Dateline: 11 September 2020 (as of 0900).
Reminder, CAAF is back to in-person oral argument. The Navy and Army have been back to in-person arguments since August.
04092020—the court decided United States v. Laviolet.
04092020—the court decided United States v. Worsham.
09092020—the court decided United States v. Wilson. This one is interesting for several reasons.
09092020—the court decided United States v. Davy. It’s an IAC on sentencing case where the court discusses but does not grant relief on the Grostefon claim.
In the News—pending appellate cases.
Worth the Read.
If these general principles are not enough to convince you to act fairly with opposing counsel, then the potential loss of credibility should. Courts do not appreciate it when opposing counsel oppose reasonable requests for extension of time. As the Ninth Circuit explained, "Such uncompromising behavior is not only inconsistent with general principles of professional conduct, but also undermines the truth-seeking function of our adversarial system." Ahanchian v. Xenon Pictures, Inc., 624 F.3d 1253, 1263 (9th Cir. 2010).
o Part II reviews the history and foundation of court-martial jurisdiction, providing a framework for an analysis of the CAAF’s law on personal jurisdiction. This portion of the article begins with an overview of military jurisdiction before analyzing the Due Process Clause of the Fifth Amendment and Article I’s Make Rules Clause. Both of these constitutional components are featured prominently in any understanding of a court-martial’s reach. Part II also discusses the relevant Supreme Court precedents, discussing why these decisions underscore a more narrow view of a court-martial’s jurisdiction.11 Ultimately, this section provides the constitutional backdrop of the CAAF’s law on court-martial jurisdiction.
o Part III analyzes the development of the CAAF’s jurisprudence on when personal jurisdiction ends, starting with the court’s landmark decision in 1985.12 This Part analyzes Howard and its progeny, focusing on the court’s reasoning and analysis of in personam jurisdiction. This section also examines the CAAF’s most recent retreat from its test in United States v. Nettles in 2015 and Christensen in 2018.13 Notably, this article does not address when the military loses in personam jurisdiction as a result of court-martial punishment, desertion, or fraudulent separation. These specific areas of personal jurisdiction have spawned their own jurisprudence. Rather, this article focuses on a service member’s discharge prior to their expiration of term of service (ETS).14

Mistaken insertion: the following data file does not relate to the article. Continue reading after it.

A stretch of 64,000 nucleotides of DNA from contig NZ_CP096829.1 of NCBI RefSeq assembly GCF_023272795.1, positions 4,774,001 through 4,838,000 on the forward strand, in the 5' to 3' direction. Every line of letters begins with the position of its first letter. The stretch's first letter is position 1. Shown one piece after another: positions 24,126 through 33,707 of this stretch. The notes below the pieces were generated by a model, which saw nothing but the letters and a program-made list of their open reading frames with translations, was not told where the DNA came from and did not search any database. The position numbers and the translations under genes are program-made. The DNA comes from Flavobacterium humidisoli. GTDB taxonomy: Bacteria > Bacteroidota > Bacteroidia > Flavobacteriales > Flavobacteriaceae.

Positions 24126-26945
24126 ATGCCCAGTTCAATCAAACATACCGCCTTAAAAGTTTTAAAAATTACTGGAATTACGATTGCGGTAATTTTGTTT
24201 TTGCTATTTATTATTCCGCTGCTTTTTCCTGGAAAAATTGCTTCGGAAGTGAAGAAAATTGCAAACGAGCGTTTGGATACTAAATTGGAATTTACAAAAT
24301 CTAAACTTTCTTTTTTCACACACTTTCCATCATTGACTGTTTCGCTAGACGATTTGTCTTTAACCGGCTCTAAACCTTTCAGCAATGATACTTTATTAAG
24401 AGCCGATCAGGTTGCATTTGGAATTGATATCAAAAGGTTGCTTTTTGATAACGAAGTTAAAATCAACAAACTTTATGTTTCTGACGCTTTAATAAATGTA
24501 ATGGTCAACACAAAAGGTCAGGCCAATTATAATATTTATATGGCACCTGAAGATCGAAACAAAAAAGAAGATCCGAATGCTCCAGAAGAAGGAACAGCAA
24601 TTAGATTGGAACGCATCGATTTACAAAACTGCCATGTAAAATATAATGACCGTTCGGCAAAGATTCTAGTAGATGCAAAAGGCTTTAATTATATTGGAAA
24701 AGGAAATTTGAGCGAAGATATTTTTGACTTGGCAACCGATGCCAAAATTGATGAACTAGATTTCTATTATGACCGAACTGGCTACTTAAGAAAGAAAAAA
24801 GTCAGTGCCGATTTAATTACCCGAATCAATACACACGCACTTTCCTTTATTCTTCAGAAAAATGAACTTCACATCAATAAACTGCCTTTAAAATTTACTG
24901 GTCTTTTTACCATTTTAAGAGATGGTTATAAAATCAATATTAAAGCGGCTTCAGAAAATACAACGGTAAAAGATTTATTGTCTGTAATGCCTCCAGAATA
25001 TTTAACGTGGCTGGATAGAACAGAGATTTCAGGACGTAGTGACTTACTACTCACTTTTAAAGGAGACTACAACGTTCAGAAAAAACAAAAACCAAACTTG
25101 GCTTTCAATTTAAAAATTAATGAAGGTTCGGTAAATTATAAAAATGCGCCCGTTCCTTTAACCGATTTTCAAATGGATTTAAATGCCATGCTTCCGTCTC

o Part IV provides a critical analysis of the CAAF’s current three-part test. The test, based on sections 1168(a) and 1169, has proved difficult in practice for the court to apply—as the CAAF seemingly acknowledged in Nettles and Christensen.15 Part IV critiques each part of the test, concluding that the CAAF’s reliance on personnel statutes is misplaced and inconsistent with the legislative history and purposes of sections 1168(a) and 1169.16 Overall, the current jurisprudence fails to provide straightforward guidance to the field, and the Nettles “reason or policy” gloss fails to adequately address the shortcomings of the test.17 Consequently, a wholesale change is necessary.
o Part V proposes a solution: personal jurisdiction for active-duty service members ends at 2400 on the date of a valid discharge certificate. This bright-line rule construes personal jurisdiction narrowly and provides a workable test for practitioners in the field. The CAAF should acknowledge that Howard was a “wrong turn” in its jurisprudence and chart a new way forward.18 Part V advocates for a simple approach that is not dependent on delivery of a Department of Defense (DD) Form 214, military finance, or clearing a military post—the three elements of the current test. Without the action of Congress or the Service Secretaries, the CAAF should modify the three-part test. The court’s case law on valid discharges is robust enough to weed out possible hitches, including fraud, reenlistments, and other potential pitfalls that might stymie a bright-line rule.19 This article’s proposed test would provide judge advocates and commanders the guidance they crave and will eliminate the many issues they face in determining the precise reach of a court-martial.